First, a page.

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Vendor Risk Management

Calculating The Cost Of A Data Breach: Factors You Should Keep In Mind

Melissa Stevens | October 31, 2016

A recent IBM study found that the average cost of a data breach has hit $4 million—up from $3.8 million in 2015. There are countless factors that could affect the cost of a data breach in your organization, and it’s virtually impossible to predict the exact cost. You might be able to estimate a range with the help of a data breach calculator, but no single tool is perfect. 

“Yes” or “no” questions won’t help you better understand your cybersecurity posture—but actionable metrics will.

Therefore, in this article, we’ll focus on a number of factors you should keep in mind—before your company experiences a data breach.

Calculating The Cost Of A Data Breach: Factors You Should Keep In Mind12 Cybersecurity Metrics

Location, Type Of Currency, & Company Size 

Even simple things like exchange rates of the currency your business predominantly uses can impact the cost of an information security breach. If you’re a small shop that deals with limited (or no) customer data, the cost of a data breach may be significantly lower than what a larger corporation may experience.

Industry & Type Of Data Or Records Held

The type of data lost in a breach is one of the largest factors in what it will cost you. If you only lose email addresses, it’s probably not going to be as big of a payout as if you lose personally identifiable information (PII), sensitive customer data (like social security numbers), payment card information, private health information (PHI), etc. The more sensitive the record is, the more costly the breach will be. For example, if you lose payment card information, you may need to offer free credit monitoring to those affected. Or, if you’ve compromised customer health data, you may be subject to regulatory fines from governmental agencies.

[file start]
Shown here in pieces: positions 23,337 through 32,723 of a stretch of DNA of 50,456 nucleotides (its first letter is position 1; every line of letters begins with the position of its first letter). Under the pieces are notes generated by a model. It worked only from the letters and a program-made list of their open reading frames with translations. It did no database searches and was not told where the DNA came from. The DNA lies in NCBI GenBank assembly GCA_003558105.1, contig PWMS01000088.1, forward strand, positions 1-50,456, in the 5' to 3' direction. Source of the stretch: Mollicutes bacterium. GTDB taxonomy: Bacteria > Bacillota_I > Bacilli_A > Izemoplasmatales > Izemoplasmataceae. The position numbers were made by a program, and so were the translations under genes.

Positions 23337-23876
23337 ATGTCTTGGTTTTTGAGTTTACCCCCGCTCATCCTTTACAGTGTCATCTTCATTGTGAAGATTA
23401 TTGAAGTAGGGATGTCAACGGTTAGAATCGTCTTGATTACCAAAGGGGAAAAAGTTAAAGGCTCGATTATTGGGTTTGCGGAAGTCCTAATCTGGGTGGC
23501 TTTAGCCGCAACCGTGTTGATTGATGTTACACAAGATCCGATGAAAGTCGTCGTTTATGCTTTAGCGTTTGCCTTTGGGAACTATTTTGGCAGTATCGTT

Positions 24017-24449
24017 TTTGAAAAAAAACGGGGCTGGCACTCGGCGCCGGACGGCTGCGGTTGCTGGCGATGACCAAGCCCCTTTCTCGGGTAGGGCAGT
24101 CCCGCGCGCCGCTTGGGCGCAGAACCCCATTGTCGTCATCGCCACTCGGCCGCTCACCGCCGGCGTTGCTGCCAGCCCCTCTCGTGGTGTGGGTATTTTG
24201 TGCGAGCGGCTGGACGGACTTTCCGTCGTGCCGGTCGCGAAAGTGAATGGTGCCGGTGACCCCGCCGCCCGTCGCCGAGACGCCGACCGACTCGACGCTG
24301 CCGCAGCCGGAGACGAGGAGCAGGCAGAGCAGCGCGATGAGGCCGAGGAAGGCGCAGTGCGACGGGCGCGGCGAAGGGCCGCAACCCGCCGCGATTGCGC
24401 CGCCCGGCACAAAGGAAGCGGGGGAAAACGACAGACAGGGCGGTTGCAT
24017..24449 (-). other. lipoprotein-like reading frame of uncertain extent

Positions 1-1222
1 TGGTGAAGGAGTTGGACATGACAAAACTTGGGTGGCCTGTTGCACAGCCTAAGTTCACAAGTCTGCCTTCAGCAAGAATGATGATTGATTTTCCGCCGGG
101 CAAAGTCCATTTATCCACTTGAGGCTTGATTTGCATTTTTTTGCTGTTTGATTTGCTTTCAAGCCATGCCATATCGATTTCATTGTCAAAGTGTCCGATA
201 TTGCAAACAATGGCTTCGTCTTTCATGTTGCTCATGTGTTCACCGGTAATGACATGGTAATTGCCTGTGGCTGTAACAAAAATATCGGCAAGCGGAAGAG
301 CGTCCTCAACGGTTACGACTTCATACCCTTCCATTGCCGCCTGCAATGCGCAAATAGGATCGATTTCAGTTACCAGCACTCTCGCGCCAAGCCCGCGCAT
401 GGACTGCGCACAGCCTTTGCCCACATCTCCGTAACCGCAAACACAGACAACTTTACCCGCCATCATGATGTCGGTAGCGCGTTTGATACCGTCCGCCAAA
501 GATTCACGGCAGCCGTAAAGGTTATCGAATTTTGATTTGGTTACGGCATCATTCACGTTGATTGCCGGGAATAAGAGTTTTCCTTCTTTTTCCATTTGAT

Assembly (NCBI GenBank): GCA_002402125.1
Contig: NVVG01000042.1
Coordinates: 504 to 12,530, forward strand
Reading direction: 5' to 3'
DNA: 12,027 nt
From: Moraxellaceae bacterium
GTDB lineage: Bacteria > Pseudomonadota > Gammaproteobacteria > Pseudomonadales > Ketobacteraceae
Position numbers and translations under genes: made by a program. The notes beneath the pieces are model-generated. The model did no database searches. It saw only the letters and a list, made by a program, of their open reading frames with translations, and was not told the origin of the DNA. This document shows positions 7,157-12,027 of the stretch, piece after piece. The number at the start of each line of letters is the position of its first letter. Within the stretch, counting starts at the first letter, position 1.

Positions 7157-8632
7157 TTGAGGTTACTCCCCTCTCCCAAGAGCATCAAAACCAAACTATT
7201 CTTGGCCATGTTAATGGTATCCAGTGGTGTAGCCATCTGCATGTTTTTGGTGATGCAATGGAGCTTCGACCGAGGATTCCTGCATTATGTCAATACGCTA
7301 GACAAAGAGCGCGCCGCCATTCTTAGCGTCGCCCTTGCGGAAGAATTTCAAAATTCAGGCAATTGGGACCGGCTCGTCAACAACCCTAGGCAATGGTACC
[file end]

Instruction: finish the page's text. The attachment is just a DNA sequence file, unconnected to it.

The Root Cause Of The Breach

The root cause of a breach can certainly influence the number or type of records lost, which correlates to cost. For example, was the breach caused by a third party? In a recent study, the Ponemon Institute found that “breaches involving third-party organizations remained the most costly.” Reducing your third-party cyber risk through continuous monitoring can help offset these potential costs.

See Also: The 4 Most Important Vendor Risk Management Principles For Security Managers

Operational Costs

If you’re breached, this could slow, disrupt, or completely halt your operations. For example, if you’re a retail business, it could mean a loss in sales. If you’re a service business, it could mean the loss of the ability to provide customer support.

Breach Aftermath

If a company suffers a data breach that is the result of poor security practices, it may want to double down on its security investments—which will come at a cost. Some hardware or software may require replacement or security upgrades post-breach. And some organizations may realize they are understaffed with security professionals and need to hire a new IT professional, CIO, or CISO.  

Investigation Costs

If you need to bring in a third party to investigate your data breach—or even the FBI—these services will cost you up to six or seven figures, depending on the size of the attack.

Public Disclosure

If people are no longer willing to use your services or purchase your product after a large data breach, your bottom line, stock price, and company reputation could all be at stake.

Class-Action Lawsuits

If you experience a class-action lawsuit as the result of a data breach, the cost will clearly be driven up. It also means that the breach that occurred was significant—i.e., many records were compromised and customers were put in some kind of very difficult situation.

Sales Or Mergers

The cost here could simply be the value of the business itself if you’re in the process of an M&A deal. For example, after the massive Yahoo breach, the value of the company is now in flux. Verizon is still assessing the valuation of Yahoo and determining if it’s going to follow through with the deal.

See Also: Takeaways From Yahoo’s 500-Million-Account Breach

In Conclusion

As you’ve likely heard before, no data breach is completely preventable. But, in addition to having a good security posture, there are a few things that can reduce your costs should a breach occur. Cyber insurance—which can cover some cost of an information security breach—is a worthwhile investment given the scope of cyber risk.

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